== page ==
Saturday, December 18, 2010

So, It’s Not Just Me



I know some readers wonder how I ever veered so far left -- off course. Call it a case of bad timing. I retired right when our economic world was starting to collapse (although I didn’t know it.) You see, I was always too busy being a controller and safety rep. to pay attention to....well, hardly anything else. But suddenly, when I retired, I had a lot of time.

You can see right here how far behind the power curve I was.

”What I found most interesting (and what inspired me to write this post) was that we are able to talk politics. I mean talk -- as in a real discussion. No yelling, no sound bites, no ill will. It was refreshing.

No one was ridiculed. No one was belittled. Not even me, when my new friend Ian pointed out (gently) that I was probably the last person on the planet that hadn’t read Paul Krugman of the New York Times. ”


That was December 27, 2006, before the recession started. Before Wall Street fell. Back when I thought I was pretty much middle of the road -- politically speaking. Well, except for that union thing, of course.

Today, I was reading James Fallows’ take on Peter Orszag leaving the Obama Administration (he was budget director) and going straight to work for Citibank. Mr. Fallows has been around a long time. He’s off-the-chart smarter and more knowledgeable than me. And he’s vexed by the lack of outrage/acknowledgment/concern about this.

Peter Orszag: The Shoe That Didn't Drop

”What I meant was, "Politically this is damaging and should be shocking." Because the real point is that official Washington should notice this instance of structural corruption -- but won't.”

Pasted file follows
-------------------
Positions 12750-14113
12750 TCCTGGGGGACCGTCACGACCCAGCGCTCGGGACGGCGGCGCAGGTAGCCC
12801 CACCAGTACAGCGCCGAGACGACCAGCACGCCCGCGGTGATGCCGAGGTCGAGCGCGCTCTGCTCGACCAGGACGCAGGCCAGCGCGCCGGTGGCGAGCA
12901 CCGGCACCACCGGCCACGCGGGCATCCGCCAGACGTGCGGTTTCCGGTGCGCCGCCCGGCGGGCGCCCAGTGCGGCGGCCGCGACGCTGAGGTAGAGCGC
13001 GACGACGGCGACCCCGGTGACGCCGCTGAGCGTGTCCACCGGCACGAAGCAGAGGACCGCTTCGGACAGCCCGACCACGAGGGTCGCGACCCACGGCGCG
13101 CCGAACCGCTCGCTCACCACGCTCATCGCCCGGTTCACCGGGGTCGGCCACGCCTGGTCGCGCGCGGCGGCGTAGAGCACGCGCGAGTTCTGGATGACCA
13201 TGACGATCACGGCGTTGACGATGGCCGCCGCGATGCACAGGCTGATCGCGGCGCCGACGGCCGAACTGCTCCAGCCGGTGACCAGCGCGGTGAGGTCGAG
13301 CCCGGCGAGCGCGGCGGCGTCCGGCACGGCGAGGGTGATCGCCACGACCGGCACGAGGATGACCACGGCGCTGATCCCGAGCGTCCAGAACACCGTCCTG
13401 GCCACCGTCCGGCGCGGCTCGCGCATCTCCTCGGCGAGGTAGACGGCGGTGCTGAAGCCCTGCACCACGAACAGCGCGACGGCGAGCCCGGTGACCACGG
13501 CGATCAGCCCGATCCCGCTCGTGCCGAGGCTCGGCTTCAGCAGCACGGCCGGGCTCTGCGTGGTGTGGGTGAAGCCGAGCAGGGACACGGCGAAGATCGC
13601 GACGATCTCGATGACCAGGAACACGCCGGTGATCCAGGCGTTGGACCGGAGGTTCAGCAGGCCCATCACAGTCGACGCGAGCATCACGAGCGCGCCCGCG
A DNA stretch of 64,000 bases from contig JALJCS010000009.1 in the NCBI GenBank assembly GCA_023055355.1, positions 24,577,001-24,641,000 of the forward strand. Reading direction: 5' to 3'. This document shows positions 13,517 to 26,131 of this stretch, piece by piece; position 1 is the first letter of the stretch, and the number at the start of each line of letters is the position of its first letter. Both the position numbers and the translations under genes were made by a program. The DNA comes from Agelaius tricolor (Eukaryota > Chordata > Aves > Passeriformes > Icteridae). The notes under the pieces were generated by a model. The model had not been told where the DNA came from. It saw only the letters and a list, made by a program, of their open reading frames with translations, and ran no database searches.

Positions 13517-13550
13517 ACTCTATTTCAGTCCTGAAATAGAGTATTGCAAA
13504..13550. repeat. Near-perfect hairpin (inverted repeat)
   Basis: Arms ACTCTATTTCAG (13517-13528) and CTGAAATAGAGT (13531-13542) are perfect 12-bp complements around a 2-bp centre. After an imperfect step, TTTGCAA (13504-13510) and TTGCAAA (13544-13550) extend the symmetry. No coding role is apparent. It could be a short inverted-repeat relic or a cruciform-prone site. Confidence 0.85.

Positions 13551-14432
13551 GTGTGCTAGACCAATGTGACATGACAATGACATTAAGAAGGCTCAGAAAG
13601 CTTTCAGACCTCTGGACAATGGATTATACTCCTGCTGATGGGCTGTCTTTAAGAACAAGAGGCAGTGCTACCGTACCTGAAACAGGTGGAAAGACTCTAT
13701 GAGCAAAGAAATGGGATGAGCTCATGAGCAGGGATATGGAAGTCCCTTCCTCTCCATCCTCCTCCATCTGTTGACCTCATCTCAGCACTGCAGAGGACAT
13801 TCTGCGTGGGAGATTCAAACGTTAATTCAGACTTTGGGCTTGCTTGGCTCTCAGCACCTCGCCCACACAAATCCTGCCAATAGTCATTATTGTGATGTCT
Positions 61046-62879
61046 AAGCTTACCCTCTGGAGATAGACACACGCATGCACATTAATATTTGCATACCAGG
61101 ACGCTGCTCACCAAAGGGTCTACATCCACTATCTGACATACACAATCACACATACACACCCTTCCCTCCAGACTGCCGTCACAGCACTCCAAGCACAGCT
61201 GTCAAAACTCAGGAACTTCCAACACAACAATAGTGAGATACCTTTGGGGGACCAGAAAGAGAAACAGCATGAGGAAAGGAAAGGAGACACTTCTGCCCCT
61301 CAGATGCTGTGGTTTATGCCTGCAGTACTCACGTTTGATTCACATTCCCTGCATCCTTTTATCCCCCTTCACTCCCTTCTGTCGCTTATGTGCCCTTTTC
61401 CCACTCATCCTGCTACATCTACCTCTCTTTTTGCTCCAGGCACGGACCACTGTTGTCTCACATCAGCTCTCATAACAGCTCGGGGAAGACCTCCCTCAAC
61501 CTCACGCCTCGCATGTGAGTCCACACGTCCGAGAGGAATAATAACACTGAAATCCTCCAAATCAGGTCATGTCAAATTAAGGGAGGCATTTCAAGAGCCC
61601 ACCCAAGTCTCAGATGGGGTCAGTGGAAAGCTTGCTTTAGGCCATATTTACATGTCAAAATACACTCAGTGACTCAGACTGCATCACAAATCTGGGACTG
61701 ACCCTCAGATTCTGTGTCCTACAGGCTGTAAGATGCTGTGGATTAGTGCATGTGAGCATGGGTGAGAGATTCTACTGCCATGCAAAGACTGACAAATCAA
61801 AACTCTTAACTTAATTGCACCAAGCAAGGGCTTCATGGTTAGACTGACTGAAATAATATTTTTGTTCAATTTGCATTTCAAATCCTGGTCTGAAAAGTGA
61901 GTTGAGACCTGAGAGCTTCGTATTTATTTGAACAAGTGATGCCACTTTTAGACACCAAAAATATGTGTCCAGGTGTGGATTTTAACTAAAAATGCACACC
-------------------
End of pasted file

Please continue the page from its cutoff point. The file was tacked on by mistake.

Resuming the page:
Washington is corrupt. (Ho hum) People are stealing your money. (Yawn) They’re ruining your country. (ZZZzzzzzz) I don’t know what will wake people up either.

Mr. Fallows continues:

”If you're wondering just how taken for granted such arrangements are in today's Washington/ Versailles, here's a data point. The Washington Post, still aspiring to be official journal of politics, has not published a single story about Orszag's new job.”

It reminds me of controllers that see local managers go to work for Delta et al. and national managers go to work for Lockheed et al. And we just shrug our shoulders -- at best. At worst (and I do mean worst) we ask, “Hmmm, I wonder how I can get some of that action?” It’s easy. You start by finding some small way to betray the people you work for -- the American Public.

A really smart guy from a long time ago said it best. “No one can serve two masters.”

I could transition into a discussion about assuring decent pay and retirement for government workers at this point but I’m going to shoot pictures. Go read James Fallows thoughts on the subject.

Don Brown
December 18, 2010

1 comment:

Charles Pergiel said...

The last person to read Paul Krugman?
Well, maybe, out of the three people in the US who still read.

There are a bunch of people who enjoy getting worked up about stuff. It doesn't have be important stuff, it just has to get their attention and irritate them and they are off on a tear. Unfortunately, they vote.

Protect your own, make common cause with your allies. Remember who your enemies are. Don't waste time on rabble.

Boy, listen to me babbling.